Focus verses: Mark 5:1-20

In our modern and “enlightened” age, we tend not to think in terms of spirits. Anything which has to do with aberrant behavior must be some form of psychosis or chemical unbalance that we can treat with counseling or medication.

But if the Bible is true, it is all true. That includes this story about the Gerasene. The man was not psychotic or chemically unbalanced. He was demon-possessed.

There are such things as demons. There is spiritual warfare. We need to be aware that we have a spiritual enemy who seeks our eternal destruction.

If we believe in God, we must believe that the devil exists. We see him in conversation with Eve in Genesis 3. We are told of his fall in Isaiah 14. There are multiple references to Satan in the New Testament. And the entire Book of Job is a chronicle of spiritual warfare.

It is part of Satan’s first lie in the Garden of Eden, that mankind can know all things, find answers comprehensible to the finite mind for all questions, discover cures to all diseases and maladies. When we buy into this arrogance of the intellect, we fall directly into the enemy’s hands.

Not everything is part of our physical, tangible world. There is a spiritual plane of which we know far too little. But all we need to know of it is contained in the Bible. We’ll not find it in psychology texts. Nor will we find beneficial information in new age books of spirituality.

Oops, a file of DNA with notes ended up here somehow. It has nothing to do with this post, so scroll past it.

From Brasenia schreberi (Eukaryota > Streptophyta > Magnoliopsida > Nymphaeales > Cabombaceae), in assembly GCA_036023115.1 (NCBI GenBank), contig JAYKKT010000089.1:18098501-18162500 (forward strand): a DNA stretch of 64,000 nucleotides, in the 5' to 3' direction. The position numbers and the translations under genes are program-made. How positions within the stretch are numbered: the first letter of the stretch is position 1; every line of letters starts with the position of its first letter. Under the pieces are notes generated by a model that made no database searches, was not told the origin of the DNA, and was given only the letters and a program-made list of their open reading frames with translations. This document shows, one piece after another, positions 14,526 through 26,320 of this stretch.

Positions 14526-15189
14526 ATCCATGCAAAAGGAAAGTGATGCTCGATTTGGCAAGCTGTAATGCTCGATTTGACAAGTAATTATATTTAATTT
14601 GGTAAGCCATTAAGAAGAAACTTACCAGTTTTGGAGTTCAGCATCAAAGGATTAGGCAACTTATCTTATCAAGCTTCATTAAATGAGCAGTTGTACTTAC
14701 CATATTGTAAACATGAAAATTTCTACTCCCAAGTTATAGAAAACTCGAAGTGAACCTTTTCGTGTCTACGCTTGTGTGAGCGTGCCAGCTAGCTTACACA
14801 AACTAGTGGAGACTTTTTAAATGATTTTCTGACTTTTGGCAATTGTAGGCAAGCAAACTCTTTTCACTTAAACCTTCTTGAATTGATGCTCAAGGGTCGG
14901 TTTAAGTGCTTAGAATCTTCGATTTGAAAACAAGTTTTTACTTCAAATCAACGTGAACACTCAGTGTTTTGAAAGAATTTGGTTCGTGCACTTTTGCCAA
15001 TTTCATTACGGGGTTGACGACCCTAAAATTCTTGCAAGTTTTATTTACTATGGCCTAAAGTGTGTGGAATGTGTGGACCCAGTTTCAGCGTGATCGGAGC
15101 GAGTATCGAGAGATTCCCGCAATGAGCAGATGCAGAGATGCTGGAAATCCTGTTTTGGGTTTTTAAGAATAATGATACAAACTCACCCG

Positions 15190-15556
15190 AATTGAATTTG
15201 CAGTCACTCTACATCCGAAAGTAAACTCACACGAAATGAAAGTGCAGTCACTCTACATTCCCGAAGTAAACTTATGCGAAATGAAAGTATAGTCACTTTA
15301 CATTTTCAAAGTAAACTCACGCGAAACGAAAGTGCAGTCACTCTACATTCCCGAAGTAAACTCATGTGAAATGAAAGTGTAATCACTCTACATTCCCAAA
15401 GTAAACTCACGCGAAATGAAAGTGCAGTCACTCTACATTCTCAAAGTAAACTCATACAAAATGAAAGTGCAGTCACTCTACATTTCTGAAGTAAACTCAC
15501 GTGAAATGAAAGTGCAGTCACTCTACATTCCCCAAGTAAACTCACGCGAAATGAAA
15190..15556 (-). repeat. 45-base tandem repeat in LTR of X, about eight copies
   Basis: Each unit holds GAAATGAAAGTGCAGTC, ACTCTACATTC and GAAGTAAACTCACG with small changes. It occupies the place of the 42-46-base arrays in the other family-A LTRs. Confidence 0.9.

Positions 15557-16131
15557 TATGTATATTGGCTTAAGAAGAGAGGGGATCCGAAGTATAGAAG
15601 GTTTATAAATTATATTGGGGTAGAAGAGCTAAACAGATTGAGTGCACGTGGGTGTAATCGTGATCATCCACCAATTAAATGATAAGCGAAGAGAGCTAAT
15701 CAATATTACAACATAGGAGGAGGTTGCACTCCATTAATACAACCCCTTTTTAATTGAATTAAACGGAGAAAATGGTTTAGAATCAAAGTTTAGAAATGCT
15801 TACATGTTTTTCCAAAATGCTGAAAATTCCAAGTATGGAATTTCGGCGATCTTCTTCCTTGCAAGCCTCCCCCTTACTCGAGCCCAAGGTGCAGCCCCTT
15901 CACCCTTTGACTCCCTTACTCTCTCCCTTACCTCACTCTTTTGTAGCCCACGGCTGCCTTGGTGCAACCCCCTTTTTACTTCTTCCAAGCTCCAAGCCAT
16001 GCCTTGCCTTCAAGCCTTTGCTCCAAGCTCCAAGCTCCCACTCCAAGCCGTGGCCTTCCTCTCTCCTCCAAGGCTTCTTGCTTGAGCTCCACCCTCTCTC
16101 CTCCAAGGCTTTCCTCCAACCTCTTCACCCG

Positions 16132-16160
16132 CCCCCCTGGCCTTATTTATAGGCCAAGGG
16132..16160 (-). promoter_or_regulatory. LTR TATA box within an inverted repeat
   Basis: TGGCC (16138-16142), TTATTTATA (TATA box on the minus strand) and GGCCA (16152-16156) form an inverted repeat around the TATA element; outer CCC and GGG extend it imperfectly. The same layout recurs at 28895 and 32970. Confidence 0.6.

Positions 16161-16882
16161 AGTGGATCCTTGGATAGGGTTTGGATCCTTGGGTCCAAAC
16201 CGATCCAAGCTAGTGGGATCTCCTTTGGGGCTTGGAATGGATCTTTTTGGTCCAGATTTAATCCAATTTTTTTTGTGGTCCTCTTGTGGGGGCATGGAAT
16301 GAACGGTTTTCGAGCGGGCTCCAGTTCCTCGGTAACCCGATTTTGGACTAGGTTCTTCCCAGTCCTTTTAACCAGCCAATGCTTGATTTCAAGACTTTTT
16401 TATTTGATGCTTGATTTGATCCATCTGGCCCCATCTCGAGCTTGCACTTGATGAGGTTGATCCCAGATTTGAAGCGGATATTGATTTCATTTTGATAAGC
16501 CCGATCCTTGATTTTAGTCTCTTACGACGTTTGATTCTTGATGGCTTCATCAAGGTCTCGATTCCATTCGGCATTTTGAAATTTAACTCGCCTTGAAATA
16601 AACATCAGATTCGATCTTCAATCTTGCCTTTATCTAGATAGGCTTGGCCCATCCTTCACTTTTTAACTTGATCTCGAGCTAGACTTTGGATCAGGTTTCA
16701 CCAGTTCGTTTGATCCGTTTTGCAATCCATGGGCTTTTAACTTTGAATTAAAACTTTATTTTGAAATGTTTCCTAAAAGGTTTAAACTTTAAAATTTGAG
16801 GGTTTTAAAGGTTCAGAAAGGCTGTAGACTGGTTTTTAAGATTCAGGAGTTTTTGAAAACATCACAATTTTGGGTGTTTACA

Our hope and our confidence comes from the fact that God is Lord of the spiritual realm, just as He is Creator and Lord of this world. When we serve Him, when we rely solely on Him, He will preserve us from the wiles of the enemy.

Father, God,

Stop our ears from hearing the enticements of the enemy. Shield our eyes from the lust to which he would tempt us – whatever form it may take. Fill our eyes and ears and hearts with Your Holy Spirit so that there is no room for anything else.

In Jesus’ most precious name.
Amen.

Family Trees

Focus verses: Matthew 1:1-17

Sometimes scripture seems obsessed with genealogies. In Genesis, chapter ten and chapter eleven are mainly what I used to call “the begats” They trace the lineage of who fathered whom. But I never saw a purpose in it.

But here Matthew traces the lineage of Joseph back to Abraham. Legally Joseph was Jesus’ father on earth. However, Joseph was only his adopted father. There is no blood lineage between them.